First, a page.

“Splash” over Prospect Lake, Colorado Springs, CO
For the past several years, the Garden of the Gods Amateur Radio Club’s (GGARC) repeater hosted over 20 local and out of state hams in their use of the repeater for hot air ballooning communications. Two to four balloons, their pilots and crews migrate from Albuquerque and Rio Rancho, New Mexico to Colorado Springs to participate in the annual Colorado Springs Labor Day Balloon Festival. The festival hosts over 60 balloons coming in from all over our country.
Pilots and crews use the GGARCs repeater to communicate with each other in “The Chase”. Navigating a myriad of streets in the Colorado Springs and surround area can prove to be difficult for out-of-towners in their quest to safely recover their pilots, passengers and hot air balloons. Three years ago, the “Splash” balloon drifted towards downtown and was unable to find a safe location to land amid the trees and power lines. Running low on fuel, the pilot was able to communicate with the chase crew on the repeater in order to secure and safely land atop the Colorado Springs Police Department.
Our local club members and area hams enjoy hearing other hams and their adventures every Labor Day balloon festival. The Splash pilot (KC5IPK) took GGARC member Ron Goldsberry’s (WB0BLO) granddaughter Courtney on a balloon ride a couple years ago. It’s really comforting to know the GGARCs repeater was there to aid in their communication needs. We hope our club is able to provide this invaluable service to our ham radio ballooning friends for years to come.
Gerry Dunn (NM0Q)
During last week’s net neither Mike KE0BIQ nor I were able to check into the weekly Hammin Sams net via EchoLink. We could hear what was going on, but could not get the node to respond to our requests to transmit. Well after some investigation, I found and fixed a couple of issues. But all of you using the Smart Phone app should check your settings after installing the recent update to the app. In mine it meant changing the source from SPEAKER to HANDSET/HEADSET and increasing the ‘mic’ gain. While this helps, it’s not a fix as the audio via the internet is still much lower and more distorted than it used to be.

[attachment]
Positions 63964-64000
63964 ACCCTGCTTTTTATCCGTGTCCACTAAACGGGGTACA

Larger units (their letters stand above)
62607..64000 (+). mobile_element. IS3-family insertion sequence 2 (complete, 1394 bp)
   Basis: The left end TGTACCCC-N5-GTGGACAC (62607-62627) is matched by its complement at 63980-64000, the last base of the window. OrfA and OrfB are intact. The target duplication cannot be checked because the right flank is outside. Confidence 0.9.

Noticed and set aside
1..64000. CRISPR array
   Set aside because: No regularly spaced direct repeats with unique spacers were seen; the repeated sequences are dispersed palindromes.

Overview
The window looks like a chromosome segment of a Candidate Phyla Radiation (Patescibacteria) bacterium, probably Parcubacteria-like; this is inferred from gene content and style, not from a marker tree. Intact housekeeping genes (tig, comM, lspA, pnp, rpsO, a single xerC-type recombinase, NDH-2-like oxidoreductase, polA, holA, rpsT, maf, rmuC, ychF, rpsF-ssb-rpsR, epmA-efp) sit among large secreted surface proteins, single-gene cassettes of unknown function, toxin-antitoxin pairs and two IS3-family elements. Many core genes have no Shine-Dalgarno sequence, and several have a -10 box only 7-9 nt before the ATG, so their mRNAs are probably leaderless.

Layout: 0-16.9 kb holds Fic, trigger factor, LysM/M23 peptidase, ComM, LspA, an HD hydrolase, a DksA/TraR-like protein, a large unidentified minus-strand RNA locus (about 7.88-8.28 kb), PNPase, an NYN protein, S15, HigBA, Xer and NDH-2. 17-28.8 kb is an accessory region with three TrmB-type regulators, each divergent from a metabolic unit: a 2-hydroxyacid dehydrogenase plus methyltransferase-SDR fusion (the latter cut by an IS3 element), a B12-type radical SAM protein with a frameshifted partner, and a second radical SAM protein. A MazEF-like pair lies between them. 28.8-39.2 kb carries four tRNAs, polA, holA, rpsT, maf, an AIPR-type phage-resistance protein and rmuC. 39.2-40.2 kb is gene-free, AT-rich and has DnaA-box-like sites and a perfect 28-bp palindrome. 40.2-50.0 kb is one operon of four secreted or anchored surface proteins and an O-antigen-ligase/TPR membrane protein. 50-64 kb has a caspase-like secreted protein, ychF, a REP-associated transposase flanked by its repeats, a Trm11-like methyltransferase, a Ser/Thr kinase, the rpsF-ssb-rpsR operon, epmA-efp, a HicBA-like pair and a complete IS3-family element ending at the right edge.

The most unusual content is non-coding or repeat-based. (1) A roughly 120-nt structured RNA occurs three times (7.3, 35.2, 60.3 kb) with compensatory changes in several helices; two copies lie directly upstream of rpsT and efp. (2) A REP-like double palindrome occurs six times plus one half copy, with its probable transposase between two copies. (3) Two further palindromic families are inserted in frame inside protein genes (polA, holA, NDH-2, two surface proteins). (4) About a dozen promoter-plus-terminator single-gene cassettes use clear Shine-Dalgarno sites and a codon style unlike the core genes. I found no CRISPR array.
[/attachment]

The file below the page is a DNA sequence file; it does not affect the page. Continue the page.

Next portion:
So while I continue to investigate why the levels changed; I’ve left the node online. Note I linked the node to both test reflectors and using my HT that audio path did not change so the low/distorted audio is only heard on the repeater when using a smartphone.
KØHSC Hammin’ Sams RV net Thursday June 11th
GGARC repeater: 447.350, Offset – minus 5MHz. PL 151.4
Ever find yourself confused, even momentarily, about the frequencies your radio uses to work a particular repeater? Come on now, admit it, I have on occasion. So let’s review how repeater frequency pairs are specified and correlate them to your radio. This material relies heavily on the section headed Frequencies on the Wikipedia page http://en.wikipedia.org/wiki/Amateur_radio_repeater.
Download Repeater Pairs as PDF
Let’s get a clear picture in our minds of what is happening. The basic relationship to fix in our minds with regard to repeater pairs is:
- (+) offset means the Repeater Receives on a frequency Above the one it Transmits on, think +RRAT as a mnemonic
- (-) offset means the repeater receives on a frequency below the one it transmits on
- Operator’s radio displays the frequency its receiver is tuned to
- Offset amount — disregard the negative sign if there is one. Engineers refer to this as the absolute value or magnitude of the quantity between those vertical bars. The offset amount is the separation between the RECEIVE and the TRANSMIT frequencies.
- Offset direction accounts for the sign, positive as pictured in the diagram here, negative if reversed
From The ARRL Repeater Directory 2013 & 2014
For those of you who haven’t yet won your ARRL Repeater Directory at a PPRAA meeting, I thought I’d extract a few of the most essential nuggets of information here. Even if you have your directory, I hope you find this useful as a convenient reminder.
Download Repeater_BasicOps_Nbr001 as PDF